Sampson has been chronicling her weight loss since then on her Instagram page. Jarvis joined her, getting his surgery this summer. But still, she couldn't get pregnant.

A week after deciding she was going to put her dreams of parenthood aside, Sampson heard from a good friend of hers who had a random question for her.

"Well, a friend of mine, and her boyfriend are considering foster care or adoption for their son," the friend said. "I told them that I thought you guys would be a great fit."

The Sampsons said yes. They were even prepared to be only temporary foster parents for the baby, who was born prematurely. Just over a week after that phone call, a caseworker informed them that the birth mother would like them to adopt.

"We went from not having any children, to the possibility of fostering one, to, 'You guys are parents!,' overnight," Sampson wrote.

Her whole family had been away on a cruise while this was happening, and returned the day before the adoption took place.

"My mom was very confused at first," Sampson told Motherly. "But once I was able to explain everything we stood in the kitchen and jumped up and down and then ran into the living room and told everyone else."

Because this was happening privately, they needed only a lawyer and no agency involved in the paperwork. They were able to greet baby Ezra in the NICU just an hour after he became theirs.

"The first time I saw him it was so hard for me to grasp the fact that he was mine," Sampson told us. "It took a while for me to realize that he is my son and I am his mom."

Ezra is the name his birth parents, who are white, had chosen for him. "When Jarvis and I looked up the meaning, which is 'helper,' we couldn't think of a better fit."


Sadie and Jarvis posed for photos proudly proclaiming their adoption story. "Not Showing Still Glowing" reads Sadie's shirt, while Jarvis' tee says, "Families Don't Have to Match #Adoption." Friends and followers on Instagram helped the new family, buying baby supplies on their registry and donating funds for their final adoption process. Now, social media is where they're sharing all the typical milestones of new parenthood.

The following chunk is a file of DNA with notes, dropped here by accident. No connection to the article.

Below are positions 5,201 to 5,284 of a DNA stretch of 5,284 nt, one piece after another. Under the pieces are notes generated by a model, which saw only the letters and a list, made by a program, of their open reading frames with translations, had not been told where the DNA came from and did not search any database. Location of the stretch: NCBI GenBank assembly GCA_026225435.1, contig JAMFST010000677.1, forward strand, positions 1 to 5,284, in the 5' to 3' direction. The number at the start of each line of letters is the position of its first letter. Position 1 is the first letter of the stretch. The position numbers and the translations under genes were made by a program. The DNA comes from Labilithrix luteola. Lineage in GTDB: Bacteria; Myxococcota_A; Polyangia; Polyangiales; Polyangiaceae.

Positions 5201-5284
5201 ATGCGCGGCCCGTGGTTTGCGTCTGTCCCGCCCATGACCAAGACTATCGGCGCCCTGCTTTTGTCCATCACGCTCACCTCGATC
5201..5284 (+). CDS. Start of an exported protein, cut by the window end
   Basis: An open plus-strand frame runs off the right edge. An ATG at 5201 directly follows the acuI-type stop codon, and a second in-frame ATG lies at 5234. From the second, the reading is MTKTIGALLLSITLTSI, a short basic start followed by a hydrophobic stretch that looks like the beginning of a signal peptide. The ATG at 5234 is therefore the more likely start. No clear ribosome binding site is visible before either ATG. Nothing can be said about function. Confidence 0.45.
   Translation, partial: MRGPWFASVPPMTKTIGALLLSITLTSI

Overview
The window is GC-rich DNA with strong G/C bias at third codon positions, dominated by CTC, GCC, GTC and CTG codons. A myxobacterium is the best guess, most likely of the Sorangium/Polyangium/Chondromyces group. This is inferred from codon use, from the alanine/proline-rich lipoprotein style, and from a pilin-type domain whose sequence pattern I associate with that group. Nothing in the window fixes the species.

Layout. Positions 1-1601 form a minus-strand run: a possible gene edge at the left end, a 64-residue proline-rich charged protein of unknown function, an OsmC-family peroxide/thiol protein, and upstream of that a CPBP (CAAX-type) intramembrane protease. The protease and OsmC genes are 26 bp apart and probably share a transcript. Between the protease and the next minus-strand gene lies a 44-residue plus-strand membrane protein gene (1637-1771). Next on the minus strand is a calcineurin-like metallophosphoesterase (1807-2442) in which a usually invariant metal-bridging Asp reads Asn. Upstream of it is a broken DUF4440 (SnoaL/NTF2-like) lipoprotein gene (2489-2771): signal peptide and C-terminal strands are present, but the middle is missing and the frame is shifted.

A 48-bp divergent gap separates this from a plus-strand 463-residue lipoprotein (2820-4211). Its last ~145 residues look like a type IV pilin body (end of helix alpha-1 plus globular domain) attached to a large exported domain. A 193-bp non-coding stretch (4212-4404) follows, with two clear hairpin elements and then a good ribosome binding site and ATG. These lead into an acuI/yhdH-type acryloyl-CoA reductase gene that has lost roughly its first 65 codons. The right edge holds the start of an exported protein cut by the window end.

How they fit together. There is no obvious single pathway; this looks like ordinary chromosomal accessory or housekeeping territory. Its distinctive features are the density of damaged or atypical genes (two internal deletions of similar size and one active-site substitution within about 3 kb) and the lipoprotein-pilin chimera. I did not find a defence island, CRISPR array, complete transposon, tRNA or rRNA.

"We had one plan and God changed the game completely," she wrote on Instagram. "Ezra has given us a larger purpose and we've learned so much from him in the short two weeks he's been with us. Families DON'T have to match! They are built on LOVE!"

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As an ESPN anchor Kevin Negandhi talks to a lot of pro athletes. But as a parent he knows that sometimes raising kids is as hard as training for the big leagues (seriously, science proves that kids energy levels surpass endurance athletes' and parents are running after those kids).

Negandhi knows what it's like to be face-to-face with athletes that so many people idolize, but he also knows that a parent can be more influential than any big league idol, and that's why he's working with Dove Men+Care SPORTCARE to put real dads in the spotlight.